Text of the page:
Michael: And so you just needed to like look at them and say, “These are longer. These aren’t brandable or the keyword is not the right math or I don’t think they are commercial.” And then you just whittled your portfolio down.
Marty: Yeah. And you know to be honest, I’ve sold one marijuana domain. So you also just learn what keywords are killing it and what are just dry. And marijuana is pretty…
Michael: Yeah. And you look at the offers you get and you look at what’s selling on name bio to start making better decisions.
Marty: That’s right.
Michael: Fantastic. All right let’s dig into the details of CBDRemedy.com, and let’s start at the purchase. You mentioned $27 on a GoDaddy closeout. How did you come across the domain name for sale to begin with?
Marty: Well, it’s funny. Like I said buying hundreds of domains as a new beginner, it takes a lot of comments on posts before you actually listen what all these pros are saying which is, “Stop. Got to the aftermarket. Save 50 of those hand wringers that are gonna suck, and get that $500 up to a really-really nice name.” And so I started looking into it and it was incredible. Back in 2013, I mean, I picked up names like cbtreatment.com which I find that to be just terrific. That I also got for like $10 or $11. So I mean I’ve just been…I don’t know if it’s fortunate or just there weren’t people looking. But I picked up a lot of great names. $27 was great. I think at $27 that includes one year renewal, and then I had one more year. Is that right?
Marty: Yeah, one more year. So I had about 50 bucks on it.
Michael: And the funny thing is these are expired, right? So you weren’t the first person to think that CBDRemedy or CBDTreatment weren’t good domain names. Somebody thought of it before you, registered it and then didn’t renew it.
Marty: Yeah. It’s curious. I actually want to…I think domaintools.com would give me the availability to go back and look. I’d feel really bad if it’s someone on NamePros that saw that. I mean that’s the game but.
Michael: Yeah. I’ll go onto domainIQ after the show and will look it up for you.
Marty: Yeah. Let me know.
Michael: So do you go to GoDaddy directly and do searches for the keywords that you are investing in, or were you using a third-party tool like expireddomains.net or something like that?
Marty: You know I’m mainly right now I’m looking at GoDaddy expiry names.
Michael: Yeah. Because GoDaddy is the largest registrar in the world. They have the most amount of domain names, yeah.
Marty: It’s a ton. It’s a blurry list to go through for hour. But I mean it’s been great. So yeah, it turned out to go for 10,000. I think that’s minus the escrow.com fees which were minimum. Couldn’t believe it was like less than 180 bucks. $1000 commission, they took nothing. So it was about 20,000% ROY.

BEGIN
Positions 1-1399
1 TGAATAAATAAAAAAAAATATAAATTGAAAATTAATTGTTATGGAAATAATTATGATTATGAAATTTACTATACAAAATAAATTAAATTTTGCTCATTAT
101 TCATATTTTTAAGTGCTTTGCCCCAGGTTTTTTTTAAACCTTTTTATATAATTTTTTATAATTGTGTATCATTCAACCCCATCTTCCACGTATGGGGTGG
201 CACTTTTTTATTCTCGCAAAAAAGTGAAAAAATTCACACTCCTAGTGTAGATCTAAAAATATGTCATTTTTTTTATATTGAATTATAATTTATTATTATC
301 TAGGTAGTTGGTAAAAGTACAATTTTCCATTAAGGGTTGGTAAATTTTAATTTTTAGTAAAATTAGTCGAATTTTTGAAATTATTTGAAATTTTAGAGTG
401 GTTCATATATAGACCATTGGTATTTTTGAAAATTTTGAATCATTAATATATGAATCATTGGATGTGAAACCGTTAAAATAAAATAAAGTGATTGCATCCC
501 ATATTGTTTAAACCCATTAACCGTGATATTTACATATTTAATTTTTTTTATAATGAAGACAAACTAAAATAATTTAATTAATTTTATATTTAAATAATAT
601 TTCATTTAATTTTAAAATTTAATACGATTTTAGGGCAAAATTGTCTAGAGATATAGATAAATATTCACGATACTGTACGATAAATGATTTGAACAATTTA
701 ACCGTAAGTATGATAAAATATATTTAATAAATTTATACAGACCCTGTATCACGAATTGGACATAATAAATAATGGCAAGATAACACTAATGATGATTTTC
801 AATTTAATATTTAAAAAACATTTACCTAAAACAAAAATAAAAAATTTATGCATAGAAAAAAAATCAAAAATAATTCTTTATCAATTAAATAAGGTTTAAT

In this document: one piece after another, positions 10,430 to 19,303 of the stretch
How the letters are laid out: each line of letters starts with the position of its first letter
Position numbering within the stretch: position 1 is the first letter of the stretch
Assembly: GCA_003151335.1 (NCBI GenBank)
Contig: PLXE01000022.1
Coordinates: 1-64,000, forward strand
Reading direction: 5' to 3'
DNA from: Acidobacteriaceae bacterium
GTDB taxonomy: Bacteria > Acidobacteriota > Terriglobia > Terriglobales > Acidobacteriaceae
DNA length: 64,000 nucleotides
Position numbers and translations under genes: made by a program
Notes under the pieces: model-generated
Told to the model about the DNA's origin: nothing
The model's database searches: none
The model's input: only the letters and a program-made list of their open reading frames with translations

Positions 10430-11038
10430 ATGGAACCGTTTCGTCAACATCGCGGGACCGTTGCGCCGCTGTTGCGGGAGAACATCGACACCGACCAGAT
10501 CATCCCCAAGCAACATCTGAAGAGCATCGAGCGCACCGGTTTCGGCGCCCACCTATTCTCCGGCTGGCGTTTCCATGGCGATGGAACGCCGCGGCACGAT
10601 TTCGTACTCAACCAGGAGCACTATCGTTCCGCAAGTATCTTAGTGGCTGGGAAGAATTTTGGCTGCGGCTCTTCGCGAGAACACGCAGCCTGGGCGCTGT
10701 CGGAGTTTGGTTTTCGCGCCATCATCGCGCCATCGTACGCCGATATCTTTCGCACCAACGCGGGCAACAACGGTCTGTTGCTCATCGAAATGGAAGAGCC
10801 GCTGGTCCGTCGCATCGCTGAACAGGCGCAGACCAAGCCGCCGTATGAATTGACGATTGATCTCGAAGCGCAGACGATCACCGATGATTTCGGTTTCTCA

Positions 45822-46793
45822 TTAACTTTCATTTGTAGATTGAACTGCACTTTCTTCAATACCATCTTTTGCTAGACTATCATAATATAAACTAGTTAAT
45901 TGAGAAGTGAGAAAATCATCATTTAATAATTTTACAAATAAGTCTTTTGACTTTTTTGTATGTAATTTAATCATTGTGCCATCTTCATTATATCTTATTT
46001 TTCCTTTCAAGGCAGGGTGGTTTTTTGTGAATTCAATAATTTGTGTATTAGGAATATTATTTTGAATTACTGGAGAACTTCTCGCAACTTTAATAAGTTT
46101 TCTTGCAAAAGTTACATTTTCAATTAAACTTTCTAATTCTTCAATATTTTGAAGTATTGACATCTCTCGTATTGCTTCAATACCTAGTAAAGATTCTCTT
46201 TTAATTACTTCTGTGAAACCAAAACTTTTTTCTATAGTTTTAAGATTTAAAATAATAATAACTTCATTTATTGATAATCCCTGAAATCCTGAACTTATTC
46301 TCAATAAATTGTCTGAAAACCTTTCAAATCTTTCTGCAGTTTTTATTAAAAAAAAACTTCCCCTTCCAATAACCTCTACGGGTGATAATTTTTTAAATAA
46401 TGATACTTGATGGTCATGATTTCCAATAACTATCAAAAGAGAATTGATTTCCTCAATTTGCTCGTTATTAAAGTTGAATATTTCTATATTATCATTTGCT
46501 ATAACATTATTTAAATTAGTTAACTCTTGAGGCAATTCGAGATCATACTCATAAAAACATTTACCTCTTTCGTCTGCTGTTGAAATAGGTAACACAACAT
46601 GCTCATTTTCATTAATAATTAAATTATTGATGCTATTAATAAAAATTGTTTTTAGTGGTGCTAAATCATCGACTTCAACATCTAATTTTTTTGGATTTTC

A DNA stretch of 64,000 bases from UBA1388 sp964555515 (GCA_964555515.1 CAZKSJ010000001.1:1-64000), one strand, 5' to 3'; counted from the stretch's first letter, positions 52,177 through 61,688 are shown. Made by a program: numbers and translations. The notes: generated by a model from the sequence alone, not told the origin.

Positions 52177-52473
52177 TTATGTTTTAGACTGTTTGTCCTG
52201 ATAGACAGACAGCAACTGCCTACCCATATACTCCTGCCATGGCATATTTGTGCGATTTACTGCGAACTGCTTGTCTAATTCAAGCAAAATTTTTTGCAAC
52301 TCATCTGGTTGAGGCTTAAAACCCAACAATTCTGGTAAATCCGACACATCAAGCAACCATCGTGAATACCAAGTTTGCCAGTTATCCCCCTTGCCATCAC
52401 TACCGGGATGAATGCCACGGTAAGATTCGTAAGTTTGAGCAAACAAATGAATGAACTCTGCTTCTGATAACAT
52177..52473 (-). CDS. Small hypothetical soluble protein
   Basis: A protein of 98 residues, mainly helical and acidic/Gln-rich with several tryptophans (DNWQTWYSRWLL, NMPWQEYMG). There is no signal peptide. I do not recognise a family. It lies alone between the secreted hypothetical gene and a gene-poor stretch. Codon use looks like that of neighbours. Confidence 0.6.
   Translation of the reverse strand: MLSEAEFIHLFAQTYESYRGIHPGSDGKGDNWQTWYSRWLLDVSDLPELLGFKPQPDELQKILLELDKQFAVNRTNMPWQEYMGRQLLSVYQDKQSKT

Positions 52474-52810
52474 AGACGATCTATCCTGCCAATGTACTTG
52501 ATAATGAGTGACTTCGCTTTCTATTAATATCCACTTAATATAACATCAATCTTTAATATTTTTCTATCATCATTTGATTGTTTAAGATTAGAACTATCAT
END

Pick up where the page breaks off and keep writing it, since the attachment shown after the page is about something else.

Michael: Yeah, exactly.
Marty: Which [crosstalk 00:14:02] again.
Michael: All right, so you bought it on GoDaddy. As soon as you own the domain name, what did you do? Like what’s your action? What are the details of what you do once you buy a domain name?
Marty: Well, it went into my GoDaddy manager. So I just put it straight up onto GoDaddy auctions. I also had it at Sedo.
Michael: So you listed it for sale on GoDaddy and on Sedo. Did you put a “buy it now” price or did you just list it “make offer?”
Marty: I don’t remember.
Marty: I don’t remember on either of those platforms what I did.
Michael: It was probably a make offer, because then the next thing you did was do what?
Marty: Well, yeah I was gonna say typically I do have it just make offer unless I know it’s a name that you know I would be happy dumping for 100 bucks, then I’ll put 100 bucks because I’ll probably drop it anyway. So I sat on it basically. I did end up putting it on an FT landing page. And that was terrific. FT has been really good to me. They’ve got great landing pages and on that page, I definitely didn’t have a price on it. It’s just to make offer and…
Michael: What theme did you typically choose for your landing pages on FT?
Marty: I don’t know the name. It’s a very out of focus nightscape. I think it’s New York City skyline. It’s great.
Michael: So it’s one of like a city sort of blurred and dark, and then form in the content or right on top of it?
Marty: Yeah. It’s a nice clean page. It’s nice. That’s the main reason why I signed up for FT were the landing pages. The four sale pages because for some reason GoDaddy just didn’t really have a way to put that little banner up there, to really help out their [inaudible 00:15:58]. So I put that up and…
Michael: And then how many inquiries did you get on it before you sold it?
Marty: So at Sedo I think I got two or three, and I think I got two or three at GoDaddy. My initial was 2,400 and there were numerous amount of counters that both platforms over a number of months, and both places that came down to about 800. That was my lowest and I never heard from either one of them again, frankly.